Predicating specific medtech policy changes based on election outcomes is unwise, but some things are clear.
This column appeared in the November-December 2020 print issue of Market Pathways/
Drawing direct lines between the results of US elections and impacts on the medtech sector is a dicey game, particularly during this chaotic post-election period where the outgoing president has refused to concede and control of the Senate has yet to be decided. But some things are clear.
Medical technology issues will be front and center on day one for the Biden White House amid the surging pandemic. The first action of the Biden Transition Team was to announce the formation of a COVID-19 Advisory Board to jump-start a pandemic response plan that includes increasing investments in “next-generation testing,” expanding testing infrastructure, and further ramping up PPE production. This pandemic focus will also bleed into FDA and CMS policy issues. Vaccines will be priority number one, but test oversight questions, including the ever-open question of FDA’s role in reviewing lab-developed test services, will remain in the picture.
One very near-term impact on officials at FDA and other agencies could be some welcome stability and job security. Signs of political pressure on FDA have grown in recent months, particularly in the context of the administration’s COVID-19 response. President Trump signed an Executive Order in October that could potentially pull civil service protections from federal employees with “policy-making” roles. A Biden White House would almost certainly reverse that order, and take other steps to signal that FDA will operate independently on a COVID-19 vaccine and other matters.
But an even more direct near-term policy impact on the device sector could end up being in the Medicare realm. CMS’ Medicare Coverage for Innovative Technologies proposal, which would grant automatic national coverage to FDA Breakthrough Devices, is pending and device firms are hoping it is finalized before Biden takes office on January 20. If not, at minimum it will be delayed, but it also increases the likelihood incoming administration officials will want to reconsider the policy. The chances of that may have increased now that public health researchers in recent days have stepped up efforts, including on the New York Times Op-Ed page, to criticize the plan for undermining the role of scientific evidence in establishing Medicare coverage.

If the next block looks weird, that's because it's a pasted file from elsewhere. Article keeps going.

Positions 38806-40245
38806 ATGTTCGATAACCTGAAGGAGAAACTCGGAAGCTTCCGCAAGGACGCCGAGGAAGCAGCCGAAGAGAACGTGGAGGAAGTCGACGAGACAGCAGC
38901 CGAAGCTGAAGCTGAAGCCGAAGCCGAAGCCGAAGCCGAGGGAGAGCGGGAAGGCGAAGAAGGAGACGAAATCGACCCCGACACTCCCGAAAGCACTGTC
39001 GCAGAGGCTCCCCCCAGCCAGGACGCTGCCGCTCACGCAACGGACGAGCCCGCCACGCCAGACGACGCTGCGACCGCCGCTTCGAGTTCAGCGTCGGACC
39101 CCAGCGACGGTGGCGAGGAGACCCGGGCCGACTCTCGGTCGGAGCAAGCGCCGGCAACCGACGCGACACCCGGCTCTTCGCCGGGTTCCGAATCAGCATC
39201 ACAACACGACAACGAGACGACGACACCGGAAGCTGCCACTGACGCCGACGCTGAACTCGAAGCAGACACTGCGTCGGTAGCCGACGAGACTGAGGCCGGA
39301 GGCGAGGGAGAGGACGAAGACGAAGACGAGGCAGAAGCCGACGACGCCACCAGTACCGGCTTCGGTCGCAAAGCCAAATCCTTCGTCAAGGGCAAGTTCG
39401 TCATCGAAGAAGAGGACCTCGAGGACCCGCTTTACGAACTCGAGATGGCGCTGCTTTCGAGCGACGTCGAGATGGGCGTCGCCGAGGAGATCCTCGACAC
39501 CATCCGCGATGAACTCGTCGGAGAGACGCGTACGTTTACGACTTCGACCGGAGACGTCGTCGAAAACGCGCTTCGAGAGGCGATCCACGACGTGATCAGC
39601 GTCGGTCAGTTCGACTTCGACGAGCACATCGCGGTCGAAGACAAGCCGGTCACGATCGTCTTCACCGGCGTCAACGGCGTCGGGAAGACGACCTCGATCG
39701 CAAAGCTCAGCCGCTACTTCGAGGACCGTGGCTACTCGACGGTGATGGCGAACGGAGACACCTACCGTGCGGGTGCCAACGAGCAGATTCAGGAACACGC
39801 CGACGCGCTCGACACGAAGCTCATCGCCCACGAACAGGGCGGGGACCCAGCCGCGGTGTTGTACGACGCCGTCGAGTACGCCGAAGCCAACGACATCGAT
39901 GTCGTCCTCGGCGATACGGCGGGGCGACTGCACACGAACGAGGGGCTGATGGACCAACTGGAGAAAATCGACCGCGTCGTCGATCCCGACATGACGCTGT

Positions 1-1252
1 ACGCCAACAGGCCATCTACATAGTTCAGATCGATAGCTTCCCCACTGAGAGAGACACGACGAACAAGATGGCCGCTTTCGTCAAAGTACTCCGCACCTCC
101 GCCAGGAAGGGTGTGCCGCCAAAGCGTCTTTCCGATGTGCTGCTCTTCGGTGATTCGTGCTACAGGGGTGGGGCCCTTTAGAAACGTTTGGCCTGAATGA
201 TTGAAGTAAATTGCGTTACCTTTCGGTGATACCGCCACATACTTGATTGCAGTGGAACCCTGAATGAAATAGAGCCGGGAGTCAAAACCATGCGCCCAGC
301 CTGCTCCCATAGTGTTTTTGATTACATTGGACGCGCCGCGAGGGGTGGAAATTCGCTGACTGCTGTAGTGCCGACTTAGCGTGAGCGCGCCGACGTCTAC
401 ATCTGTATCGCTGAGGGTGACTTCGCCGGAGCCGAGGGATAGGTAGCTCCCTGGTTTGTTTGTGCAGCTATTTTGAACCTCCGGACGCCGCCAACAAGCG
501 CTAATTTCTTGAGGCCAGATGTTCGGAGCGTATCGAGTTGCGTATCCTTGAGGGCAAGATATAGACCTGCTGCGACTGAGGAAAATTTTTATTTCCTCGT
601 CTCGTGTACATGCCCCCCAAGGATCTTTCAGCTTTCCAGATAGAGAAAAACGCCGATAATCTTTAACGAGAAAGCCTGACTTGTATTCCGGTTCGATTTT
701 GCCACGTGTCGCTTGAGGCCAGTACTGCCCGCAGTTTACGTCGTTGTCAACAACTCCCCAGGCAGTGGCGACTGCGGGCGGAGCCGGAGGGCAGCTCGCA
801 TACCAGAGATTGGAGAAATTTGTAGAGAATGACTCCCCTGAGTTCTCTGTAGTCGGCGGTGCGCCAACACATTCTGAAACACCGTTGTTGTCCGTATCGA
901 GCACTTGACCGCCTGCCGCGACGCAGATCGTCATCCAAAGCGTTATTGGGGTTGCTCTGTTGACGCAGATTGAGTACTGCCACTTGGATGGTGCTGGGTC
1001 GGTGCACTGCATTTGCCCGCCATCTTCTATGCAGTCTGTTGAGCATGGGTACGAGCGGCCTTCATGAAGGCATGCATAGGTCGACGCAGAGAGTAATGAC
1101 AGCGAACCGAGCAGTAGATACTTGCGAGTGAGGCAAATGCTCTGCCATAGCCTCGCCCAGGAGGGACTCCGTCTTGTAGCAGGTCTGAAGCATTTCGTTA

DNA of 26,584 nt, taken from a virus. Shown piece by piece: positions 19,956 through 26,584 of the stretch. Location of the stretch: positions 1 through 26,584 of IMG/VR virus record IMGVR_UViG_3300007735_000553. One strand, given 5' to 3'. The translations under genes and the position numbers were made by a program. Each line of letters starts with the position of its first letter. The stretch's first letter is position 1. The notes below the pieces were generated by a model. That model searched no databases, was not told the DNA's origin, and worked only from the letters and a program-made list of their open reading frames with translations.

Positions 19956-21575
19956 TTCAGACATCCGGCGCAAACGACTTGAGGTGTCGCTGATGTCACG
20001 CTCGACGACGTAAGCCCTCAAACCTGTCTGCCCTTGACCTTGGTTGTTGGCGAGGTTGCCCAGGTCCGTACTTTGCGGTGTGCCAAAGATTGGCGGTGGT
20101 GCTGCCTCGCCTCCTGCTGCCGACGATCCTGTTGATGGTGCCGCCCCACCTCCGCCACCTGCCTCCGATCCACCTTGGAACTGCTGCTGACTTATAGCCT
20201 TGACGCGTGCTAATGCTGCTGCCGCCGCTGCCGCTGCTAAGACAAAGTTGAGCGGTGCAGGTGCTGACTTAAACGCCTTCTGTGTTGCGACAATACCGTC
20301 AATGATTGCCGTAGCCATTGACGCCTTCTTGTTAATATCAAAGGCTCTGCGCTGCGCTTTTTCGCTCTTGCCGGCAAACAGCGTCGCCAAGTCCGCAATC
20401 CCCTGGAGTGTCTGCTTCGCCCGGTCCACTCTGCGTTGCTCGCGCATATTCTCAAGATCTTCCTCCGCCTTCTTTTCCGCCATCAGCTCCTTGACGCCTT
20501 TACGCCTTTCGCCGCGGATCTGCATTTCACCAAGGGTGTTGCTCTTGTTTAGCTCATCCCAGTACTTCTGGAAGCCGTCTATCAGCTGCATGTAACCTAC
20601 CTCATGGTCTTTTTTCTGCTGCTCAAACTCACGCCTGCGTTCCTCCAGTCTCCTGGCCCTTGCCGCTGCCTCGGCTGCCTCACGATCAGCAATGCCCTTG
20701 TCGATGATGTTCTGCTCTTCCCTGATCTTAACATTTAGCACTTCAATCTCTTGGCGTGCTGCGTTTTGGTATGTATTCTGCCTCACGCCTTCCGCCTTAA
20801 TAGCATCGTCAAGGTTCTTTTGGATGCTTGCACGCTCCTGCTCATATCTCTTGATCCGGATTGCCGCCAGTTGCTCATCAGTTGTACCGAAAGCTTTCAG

In Congress, the results of the January 5 run-off elections in Georgia will decide Democratic or Republican control of the Senate. Either way, the majority will be narrow, so major legislative reforms will be few. FDA legislation has historically been one area where bipartisanship has persisted, making it relatively likely that a medical device user fee reauthorization (MDUFA V) bill that will go before the incoming Congress in 2022 will pass. But which party controls Senate committees could influence what type of reforms, beyond the core MDUFA agreement, have a chance of riding along with the user fee bill. It also will have an impact on confirmation of agency heads and the level of oversight on agencies, issues Market Pathways will be watching closely over the coming months.